From the Coast to Bogota
After one last night in Taganga and a final dip in the Carribean Sea we took off in a direct van to the town of Mompox . Getting to this town from anywhere is said to be quite an adventure but our direct van proved to be quite easy although it did mean a very early 3am departure. We were told the journey could take anywhere between 7 and 12 hours so we were pleased when we rocked up at La Casa Amerilla right on 10am. Mompox is a town infrequently visited by backpackers and we saw it as a good chance to get off 'the gringo trail' one last time. Centuries ago Mompox was very prosperous being the main port for the transportation of goods upriver from the coast but the town is now long forgotten and very little has changed since its wealthy colonial days with donkey and carts ruling the streets over cars. There are really no attractions or things to do in town other than walking around and observing the colonial buildings set along the river and the Momposian way of life which as you might expect is rather slow. It is incredibly hot and humid in Mompox so we limited our walks to before breakfast and late afternoon and for the rest of the day retreated to the hostel's hammocks. The people from Mompox were quite curious of us gringos and we were equally curious of them lazing around on their rocking-chairs (every house in Mompox is filled with rocking-chairs). The town has a population of 30,000 which is made up of only two foreigners - one of which is Richard who owns La Casa Amerilla with his Colombian wife. Lacking restaurants and supermarkets, we only had limited choices for food in Mompox so we tried our hand at some Colombian cooking and made Patacons which is flattened plantains (type of banana) fried in a pan with a pile of guacamole and salsa heaped on top. A meal we will definitely be taking home with us to cook!
After two nights in Mompox our next stop was San Gil and we arrived exhausted after a 5am pickup in Mompox, two bumpy hours in a ute to Bucharamanga and 11 hours further in a bus to San Gil. Despite wanting an early night we went out to dinner at Gringo Mikes with a big group from the hostel including the Irish couple who we met up with again. After 3 or so weeks of chilling out on the coast we were very excited to arrived in San Gil, a mecca for extreme sports in South America. We booked in for paragliding, canyoning and white water rafting - three things both of us have never done.
Paragliding was first up and although it wasn't orginally on our must do list, for $30 we could hardly pass it up. There was a fair bit of waiting around and just when it was our turn to go up we were told the winds were too strong. We had to wait another hour for the chilly winds to die down a bit but the wait was worthwhile as it meant we went up at sunset. We got about 15 minutes up in the air taking us around the valley doing swings and twists along the way.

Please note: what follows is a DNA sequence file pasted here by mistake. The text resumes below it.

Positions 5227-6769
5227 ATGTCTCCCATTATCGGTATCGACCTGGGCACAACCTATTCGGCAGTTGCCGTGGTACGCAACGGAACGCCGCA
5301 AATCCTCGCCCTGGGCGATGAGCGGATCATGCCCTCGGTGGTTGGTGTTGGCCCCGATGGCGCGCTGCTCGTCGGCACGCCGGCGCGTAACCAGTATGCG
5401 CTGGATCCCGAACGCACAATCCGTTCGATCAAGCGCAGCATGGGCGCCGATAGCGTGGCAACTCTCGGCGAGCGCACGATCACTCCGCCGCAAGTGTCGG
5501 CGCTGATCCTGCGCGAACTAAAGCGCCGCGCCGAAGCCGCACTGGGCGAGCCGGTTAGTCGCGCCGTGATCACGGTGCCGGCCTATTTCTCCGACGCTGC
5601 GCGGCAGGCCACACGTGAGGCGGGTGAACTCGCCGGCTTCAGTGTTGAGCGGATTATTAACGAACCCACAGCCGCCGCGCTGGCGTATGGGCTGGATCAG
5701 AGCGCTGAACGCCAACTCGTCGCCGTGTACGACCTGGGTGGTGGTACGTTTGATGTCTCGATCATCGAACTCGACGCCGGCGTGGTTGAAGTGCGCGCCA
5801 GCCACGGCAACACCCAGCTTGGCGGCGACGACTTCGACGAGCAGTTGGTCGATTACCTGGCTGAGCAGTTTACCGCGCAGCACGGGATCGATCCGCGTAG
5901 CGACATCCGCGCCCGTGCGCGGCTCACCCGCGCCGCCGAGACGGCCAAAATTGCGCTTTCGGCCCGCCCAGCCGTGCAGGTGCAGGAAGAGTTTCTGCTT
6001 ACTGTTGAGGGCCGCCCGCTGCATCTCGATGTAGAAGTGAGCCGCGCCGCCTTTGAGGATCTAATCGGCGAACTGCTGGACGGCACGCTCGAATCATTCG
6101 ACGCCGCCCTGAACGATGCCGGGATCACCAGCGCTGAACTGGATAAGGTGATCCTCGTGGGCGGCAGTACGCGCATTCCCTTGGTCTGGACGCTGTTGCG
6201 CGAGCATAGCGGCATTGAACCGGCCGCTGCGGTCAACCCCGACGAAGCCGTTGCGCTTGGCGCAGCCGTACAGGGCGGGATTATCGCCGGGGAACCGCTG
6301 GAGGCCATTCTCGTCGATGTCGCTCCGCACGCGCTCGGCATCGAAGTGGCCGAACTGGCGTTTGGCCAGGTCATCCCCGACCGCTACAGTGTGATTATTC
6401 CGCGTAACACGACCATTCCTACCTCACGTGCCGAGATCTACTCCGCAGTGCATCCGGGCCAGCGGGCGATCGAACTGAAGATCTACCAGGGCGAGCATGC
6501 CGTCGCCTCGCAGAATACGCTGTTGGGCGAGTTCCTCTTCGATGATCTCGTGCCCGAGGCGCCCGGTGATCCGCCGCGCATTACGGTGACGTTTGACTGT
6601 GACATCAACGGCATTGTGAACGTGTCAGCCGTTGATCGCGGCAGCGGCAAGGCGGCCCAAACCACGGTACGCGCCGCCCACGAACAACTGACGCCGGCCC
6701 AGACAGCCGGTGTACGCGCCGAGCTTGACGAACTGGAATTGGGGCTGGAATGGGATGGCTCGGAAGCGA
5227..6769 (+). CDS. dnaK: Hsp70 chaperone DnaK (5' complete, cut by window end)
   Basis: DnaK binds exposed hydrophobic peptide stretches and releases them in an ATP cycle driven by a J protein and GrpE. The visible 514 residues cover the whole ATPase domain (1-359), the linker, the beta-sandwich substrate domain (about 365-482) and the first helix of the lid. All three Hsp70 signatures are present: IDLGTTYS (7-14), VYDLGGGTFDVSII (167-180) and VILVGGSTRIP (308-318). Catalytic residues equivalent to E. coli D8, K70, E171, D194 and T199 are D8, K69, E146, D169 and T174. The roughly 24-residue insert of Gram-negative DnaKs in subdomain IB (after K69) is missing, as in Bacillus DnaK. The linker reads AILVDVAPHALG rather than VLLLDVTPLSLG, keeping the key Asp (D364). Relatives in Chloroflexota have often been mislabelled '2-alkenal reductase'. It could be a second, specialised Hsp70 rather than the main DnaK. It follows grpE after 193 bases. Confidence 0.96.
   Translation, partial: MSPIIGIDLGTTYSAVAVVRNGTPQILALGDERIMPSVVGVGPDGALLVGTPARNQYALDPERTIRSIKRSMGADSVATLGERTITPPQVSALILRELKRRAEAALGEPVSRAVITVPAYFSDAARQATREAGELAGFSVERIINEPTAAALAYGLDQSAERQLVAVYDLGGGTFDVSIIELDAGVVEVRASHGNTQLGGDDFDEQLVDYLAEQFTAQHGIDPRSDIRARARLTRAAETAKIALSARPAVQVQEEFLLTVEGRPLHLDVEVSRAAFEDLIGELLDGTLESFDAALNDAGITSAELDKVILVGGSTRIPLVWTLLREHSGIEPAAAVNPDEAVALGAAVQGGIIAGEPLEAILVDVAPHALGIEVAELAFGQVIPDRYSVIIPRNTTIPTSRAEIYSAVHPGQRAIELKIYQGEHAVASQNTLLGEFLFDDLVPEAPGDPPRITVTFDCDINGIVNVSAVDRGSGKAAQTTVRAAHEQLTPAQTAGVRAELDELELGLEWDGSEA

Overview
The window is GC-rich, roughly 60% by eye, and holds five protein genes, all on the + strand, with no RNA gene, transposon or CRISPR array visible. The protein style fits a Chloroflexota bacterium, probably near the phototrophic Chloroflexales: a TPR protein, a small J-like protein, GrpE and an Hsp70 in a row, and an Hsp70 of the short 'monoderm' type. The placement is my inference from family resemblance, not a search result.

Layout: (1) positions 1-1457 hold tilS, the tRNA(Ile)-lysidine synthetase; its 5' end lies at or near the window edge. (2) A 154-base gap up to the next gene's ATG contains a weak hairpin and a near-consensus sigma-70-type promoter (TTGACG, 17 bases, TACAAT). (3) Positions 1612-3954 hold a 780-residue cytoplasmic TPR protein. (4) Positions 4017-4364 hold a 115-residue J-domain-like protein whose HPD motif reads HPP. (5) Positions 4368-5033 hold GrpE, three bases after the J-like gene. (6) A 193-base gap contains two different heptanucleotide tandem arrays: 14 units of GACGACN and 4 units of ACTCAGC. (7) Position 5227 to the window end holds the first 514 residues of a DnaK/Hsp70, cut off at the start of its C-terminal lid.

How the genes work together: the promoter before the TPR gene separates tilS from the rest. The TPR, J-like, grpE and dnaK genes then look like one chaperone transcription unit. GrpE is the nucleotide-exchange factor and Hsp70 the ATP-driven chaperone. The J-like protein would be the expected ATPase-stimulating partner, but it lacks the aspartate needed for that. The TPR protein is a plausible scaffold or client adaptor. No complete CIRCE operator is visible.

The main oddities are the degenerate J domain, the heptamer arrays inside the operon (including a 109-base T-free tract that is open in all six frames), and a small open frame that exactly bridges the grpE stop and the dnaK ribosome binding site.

Next up was canyoning. We had a quick 10 minute ride out of town to reach the cave entrance and from there we would make our way by foot back to San Gil. The first 45 minutes was spent inside the cave; crawling, rolling and squeezing through tiny spaces and wading through waist high water. The guide led us through a section with our head lights off and we could hear and feel bats whizzing by our heads. We eventually saw the light and climbed out of the cave and the next few hours was spent following the dried river down the canyon towards San Gil. Along the way there were two points where we abseiled down cliff faces. During the wet season the abseiling is down waterfalls but unfortunately they had dried up. There were also two points where we had to do 6 metre rock jumps into a pool of water below. Our guide's English was of a similar level to our Spanish so we spent the day speaking Spanglish. The laugh of the day came when Georgie was unsure whether we could use the rope on the rock to lift ourselves up a section. Thinking that Spanish for rope could possibly be ropa she asked the guide 'no ropa?'. Unfortunately she had forgotten that ropa means clothing in Spanish. So she had effectively asked the guide if she could climb the rock without clothes and sent Scott and the guide into raptures. After almost four hours of climbing, jumping, abseiling, slipping and sliding we arrived back in San Gil after another excellent day.
White water rafting is something we have both had the opportunity to do in many other places (not just in South America) but have always put it off as we have been waiting for somewhere that has class IV and V rapids. Finally San Gil and the river Suaraz provided this opportunity. We went with the best operator in town who are the only ones allowed to go down the part of the river with the best rapids and they provide a guy on a safety kayak in case anyone falls out. We knew these rapids would be serious as the people we had dinner with the first night said their raft completely flipped over on one of the sections. This didn't happen to us but we had a great time descending the heavy rapids and we even swam down a section where the rapids were more tame.